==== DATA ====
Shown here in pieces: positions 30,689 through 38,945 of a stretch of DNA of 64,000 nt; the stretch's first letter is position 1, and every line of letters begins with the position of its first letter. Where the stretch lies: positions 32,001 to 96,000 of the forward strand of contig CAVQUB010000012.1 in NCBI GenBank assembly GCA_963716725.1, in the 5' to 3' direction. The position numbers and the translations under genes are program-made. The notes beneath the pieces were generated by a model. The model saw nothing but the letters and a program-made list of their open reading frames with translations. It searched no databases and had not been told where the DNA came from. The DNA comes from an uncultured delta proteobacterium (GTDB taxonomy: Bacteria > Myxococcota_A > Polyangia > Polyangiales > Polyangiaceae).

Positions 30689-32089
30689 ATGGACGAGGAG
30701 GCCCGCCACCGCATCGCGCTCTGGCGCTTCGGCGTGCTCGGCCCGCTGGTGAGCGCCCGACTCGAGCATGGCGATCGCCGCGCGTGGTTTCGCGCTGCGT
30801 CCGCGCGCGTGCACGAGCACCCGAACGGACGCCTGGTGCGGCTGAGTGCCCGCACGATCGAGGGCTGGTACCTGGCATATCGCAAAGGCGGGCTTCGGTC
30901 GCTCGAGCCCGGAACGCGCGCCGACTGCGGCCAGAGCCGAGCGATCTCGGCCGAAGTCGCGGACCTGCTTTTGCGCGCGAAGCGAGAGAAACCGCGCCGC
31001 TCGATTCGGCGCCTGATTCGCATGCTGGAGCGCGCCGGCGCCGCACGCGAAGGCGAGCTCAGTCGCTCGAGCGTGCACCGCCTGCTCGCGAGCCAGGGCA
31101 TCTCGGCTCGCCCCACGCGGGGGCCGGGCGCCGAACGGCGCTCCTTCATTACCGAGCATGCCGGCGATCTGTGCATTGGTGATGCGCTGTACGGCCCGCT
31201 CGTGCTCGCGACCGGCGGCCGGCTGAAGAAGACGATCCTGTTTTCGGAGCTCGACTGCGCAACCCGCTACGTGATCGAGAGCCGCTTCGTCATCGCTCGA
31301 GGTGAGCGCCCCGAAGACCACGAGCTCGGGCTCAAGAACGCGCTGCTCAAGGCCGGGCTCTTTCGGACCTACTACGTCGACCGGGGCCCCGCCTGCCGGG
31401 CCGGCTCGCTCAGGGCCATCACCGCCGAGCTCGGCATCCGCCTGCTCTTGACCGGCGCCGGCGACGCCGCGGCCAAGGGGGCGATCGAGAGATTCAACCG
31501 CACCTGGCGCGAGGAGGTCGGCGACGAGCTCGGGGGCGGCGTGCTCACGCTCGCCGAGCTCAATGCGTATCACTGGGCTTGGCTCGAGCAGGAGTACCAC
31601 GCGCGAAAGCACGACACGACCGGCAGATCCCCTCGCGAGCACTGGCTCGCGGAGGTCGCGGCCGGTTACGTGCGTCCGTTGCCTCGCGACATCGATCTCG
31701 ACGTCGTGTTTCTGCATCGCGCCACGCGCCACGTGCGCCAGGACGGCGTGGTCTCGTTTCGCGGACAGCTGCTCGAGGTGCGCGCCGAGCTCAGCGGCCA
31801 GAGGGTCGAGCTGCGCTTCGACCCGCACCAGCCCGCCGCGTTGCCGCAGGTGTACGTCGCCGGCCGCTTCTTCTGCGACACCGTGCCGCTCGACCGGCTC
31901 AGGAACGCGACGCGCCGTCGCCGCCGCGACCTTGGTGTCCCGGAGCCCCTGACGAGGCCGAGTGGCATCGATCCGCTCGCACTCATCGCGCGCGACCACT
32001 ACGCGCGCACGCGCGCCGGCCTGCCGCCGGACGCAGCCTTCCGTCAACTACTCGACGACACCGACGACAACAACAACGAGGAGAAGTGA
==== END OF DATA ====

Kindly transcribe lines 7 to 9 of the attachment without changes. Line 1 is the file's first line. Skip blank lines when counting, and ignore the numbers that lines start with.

31001 TCGATTCGGCGCCTGATTCGCATGCTGGAGCGCGCCGGCGCCGCACGCGAAGGCGAGCTCAGTCGCTCGAGCGTGCACCGCCTGCTCGCGAGCCAGGGCA
31101 TCTCGGCTCGCCCCACGCGGGGGCCGGGCGCCGAACGGCGCTCCTTCATTACCGAGCATGCCGGCGATCTGTGCATTGGTGATGCGCTGTACGGCCCGCT
31201 CGTGCTCGCGACCGGCGGCCGGCTGAAGAAGACGATCCTGTTTTCGGAGCTCGACTGCGCAACCCGCTACGTGATCGAGAGCCGCTTCGTCATCGCTCGA